The government on Wednesday set up an inter-ministerial panel to probe alleged violations of laws relating to money laundering, income tax and foreign contributions by three trusts, including the Rajiv Gandhi Foundation, linked to the Nehru-Gandhi family.
The Congress termed the move a 'blind witch-hunt' and said it would not be intimidated while the ruling Bharatiya Janata Party said the decision is a 'natural' outcome of information in the public domain.
The three trusts to be investigated are the RGF, the Rajiv Gandhi Charitable Trust and the Indira Gandhi Memorial Trust. While the first two trusts are headed by Congress president Sonia Gandhi, it is not immediately known who chairs the Indira Gandhi Memorial Trust.
A home ministry spokesperson said a special director from the Enforcement Directorate will head the committee, which is also likely to comprise officials from the Central Bureau of Investigation, Income Tax department and home ministry.
The decision to constitute the committee was taken about a fortnight after the BJP said the RGF had received funds from the Chinese Embassy.
The allegation came amid the stand-off between the Indian Army and China's People's Liberation Army in Ladakh.
'The Ministry of Home Affairs has set up an inter-ministerial committee to coordinate investigations into violation of various legal provisions of PMLA, Income Tax Act, FCRA etc., by the Rajiv Gandhi Foundation, Rajiv Gandhi Charitable Trust and Indira Gandhi Memorial Trust. Special Director of the Enforcement Directorate (ED) will head the committee,' the home ministry said.
The Prevention of Money Laundering Act deals with cases related to money laundering and the Foreign Contribution Regulation Act (FCRA) deals with acceptance and utilisation of foreign contributions.
The home ministry has not yet disclosed the terms of reference of the committee.
Reacting to the move, Congress leader Rahul Gandhi said those who fight for the truth have no price and cannot be intimidated.
Congress chief spokesperson Randeep Surjewala said the party and its leadership will 'not be intimidated by the cowardly acts and blind witch-hunt by a panicked Modi government'.
His colleague Abhishek Manu Singhvi added that there is nothing to fear and every question will be answered.
"The Rajiv Gandhi Foundation has nothing to add or fear because you have all the 'yantras and tantras' and you can ask every question at every inquiry. We are here as law-abiding persons to answer.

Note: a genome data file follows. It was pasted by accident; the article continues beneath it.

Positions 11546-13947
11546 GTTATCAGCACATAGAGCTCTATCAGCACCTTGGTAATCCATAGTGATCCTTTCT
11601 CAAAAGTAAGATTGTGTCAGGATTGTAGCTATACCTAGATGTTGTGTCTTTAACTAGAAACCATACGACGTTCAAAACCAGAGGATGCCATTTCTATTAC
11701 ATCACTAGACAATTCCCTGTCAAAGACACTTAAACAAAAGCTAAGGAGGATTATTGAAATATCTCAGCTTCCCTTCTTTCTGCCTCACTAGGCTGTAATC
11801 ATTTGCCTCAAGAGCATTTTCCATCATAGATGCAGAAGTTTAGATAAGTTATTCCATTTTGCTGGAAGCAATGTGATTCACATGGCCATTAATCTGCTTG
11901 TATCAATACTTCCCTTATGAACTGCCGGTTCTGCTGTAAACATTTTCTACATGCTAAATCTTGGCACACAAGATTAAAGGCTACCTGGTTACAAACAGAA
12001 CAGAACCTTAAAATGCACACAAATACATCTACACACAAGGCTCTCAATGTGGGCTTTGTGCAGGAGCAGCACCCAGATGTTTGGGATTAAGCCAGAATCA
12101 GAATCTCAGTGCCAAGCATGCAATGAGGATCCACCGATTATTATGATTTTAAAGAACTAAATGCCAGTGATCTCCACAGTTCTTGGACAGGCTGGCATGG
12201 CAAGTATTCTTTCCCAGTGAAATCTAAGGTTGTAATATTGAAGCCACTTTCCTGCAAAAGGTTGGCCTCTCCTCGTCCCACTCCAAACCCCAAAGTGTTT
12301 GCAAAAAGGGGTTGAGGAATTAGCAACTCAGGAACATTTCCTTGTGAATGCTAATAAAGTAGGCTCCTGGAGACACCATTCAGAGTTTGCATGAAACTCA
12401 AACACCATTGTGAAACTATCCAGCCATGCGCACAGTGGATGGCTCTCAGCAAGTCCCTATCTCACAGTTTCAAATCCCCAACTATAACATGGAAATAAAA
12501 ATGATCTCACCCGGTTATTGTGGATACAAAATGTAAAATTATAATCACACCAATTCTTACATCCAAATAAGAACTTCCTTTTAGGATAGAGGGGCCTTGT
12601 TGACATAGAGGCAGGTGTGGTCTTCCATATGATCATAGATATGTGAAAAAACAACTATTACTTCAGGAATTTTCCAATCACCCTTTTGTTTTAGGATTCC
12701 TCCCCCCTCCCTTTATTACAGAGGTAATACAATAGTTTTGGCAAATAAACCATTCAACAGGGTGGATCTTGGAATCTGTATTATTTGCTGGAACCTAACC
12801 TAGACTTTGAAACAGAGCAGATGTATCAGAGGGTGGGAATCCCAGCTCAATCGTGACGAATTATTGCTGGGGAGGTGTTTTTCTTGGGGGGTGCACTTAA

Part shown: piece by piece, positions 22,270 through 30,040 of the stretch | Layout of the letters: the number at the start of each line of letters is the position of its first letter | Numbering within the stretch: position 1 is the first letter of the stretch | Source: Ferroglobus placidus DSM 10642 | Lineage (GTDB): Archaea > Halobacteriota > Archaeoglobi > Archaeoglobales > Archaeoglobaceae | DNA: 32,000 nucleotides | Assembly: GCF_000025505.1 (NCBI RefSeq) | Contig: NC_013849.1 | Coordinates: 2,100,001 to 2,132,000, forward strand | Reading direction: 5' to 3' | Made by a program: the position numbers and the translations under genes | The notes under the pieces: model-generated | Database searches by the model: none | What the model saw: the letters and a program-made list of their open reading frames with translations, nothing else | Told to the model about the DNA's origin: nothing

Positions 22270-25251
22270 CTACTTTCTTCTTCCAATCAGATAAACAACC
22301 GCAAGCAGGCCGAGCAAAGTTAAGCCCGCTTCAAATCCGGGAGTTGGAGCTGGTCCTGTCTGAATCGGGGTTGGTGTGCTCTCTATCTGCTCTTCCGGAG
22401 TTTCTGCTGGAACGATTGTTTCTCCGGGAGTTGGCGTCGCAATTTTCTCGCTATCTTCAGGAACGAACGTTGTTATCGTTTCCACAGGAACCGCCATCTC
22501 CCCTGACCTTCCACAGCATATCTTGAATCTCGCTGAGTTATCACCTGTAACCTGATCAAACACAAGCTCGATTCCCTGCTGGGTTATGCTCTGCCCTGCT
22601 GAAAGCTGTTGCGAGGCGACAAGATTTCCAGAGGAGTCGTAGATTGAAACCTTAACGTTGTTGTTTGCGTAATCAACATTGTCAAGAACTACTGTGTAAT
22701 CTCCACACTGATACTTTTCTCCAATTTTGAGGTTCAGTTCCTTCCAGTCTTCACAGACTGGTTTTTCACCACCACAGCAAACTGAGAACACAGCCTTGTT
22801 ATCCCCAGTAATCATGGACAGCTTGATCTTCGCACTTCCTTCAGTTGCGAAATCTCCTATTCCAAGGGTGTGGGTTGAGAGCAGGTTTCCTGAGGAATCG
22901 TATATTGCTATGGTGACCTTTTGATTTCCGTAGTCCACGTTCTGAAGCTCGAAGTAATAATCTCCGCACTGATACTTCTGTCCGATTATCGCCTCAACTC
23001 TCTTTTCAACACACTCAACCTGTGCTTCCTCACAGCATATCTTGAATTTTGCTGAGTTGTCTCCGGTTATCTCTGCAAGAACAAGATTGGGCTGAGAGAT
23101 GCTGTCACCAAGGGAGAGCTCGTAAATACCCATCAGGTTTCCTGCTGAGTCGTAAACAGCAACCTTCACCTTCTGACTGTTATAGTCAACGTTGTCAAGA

"But, you need to be exposed fully, in that you don't ever ask these questions of many holy cows," he said.
Rejecting charges that the move was politically motivated, BJP general secretary P Muralidhar Rao said the Central government's order of a probe into transactions of trusts linked to the Nehru-Gandhi family is a 'natural' outcome of information brought out recently in the public domain.
"These transactions are in public domain...our government is committed to transparency. It is natural to investigate these transactions after so much information was recently brought out in public domain," he said, and advised the Congress party to cooperate with the investigation.
Launching an attack against the Congress party over the RGF receiving funds from the Chinese Embassy a few years ago, Union Minister and BJP leader Ravi Shankar Prasad had questioned whether it was a 'bribe' for lobbying for a free trade agreement (FTA) between India and China.
Prasad took on the opposition party after BJP president J P Nadda last month raised the issue in a virtual rally for party workers in Madhya Pradesh.
The RGF was set up in 1991 with the aim of realising 'the vision of the former prime minister of a modern India, secular, and progressive; a country that enshrines the democratic principle of equality and blends progress with rich cultural traditions'.
The foundation is chaired by Sonia Gandhi. The other trustees include former prime minister Manmohan Singh, Congress leaders Rahul Gandhi, Priyanka Gandhi, P Chidambaram as well as former deputy chairman of the erstwhile Planning Commission Montek Singh Ahluwalia, former journalist Suman Dubey, former Rajya Sabha member Ashok Ganguly and industrialist Sanjiv Goenka.
The Rajiv Gandhi Charitable Trust (RGCT) was established in 2002 to 'address the development needs of the underprivileged of the country, especially the rural poor' and works in Uttar Pradesh and Haryana.
While Sonia Gandhi is chairperson, the other members are Rahul Gandhi, Ashok Ganguly and former president of Chartered Accountants of India Bansi Mehta. Its CEO is Magsaysay Award winner Deep Joshi.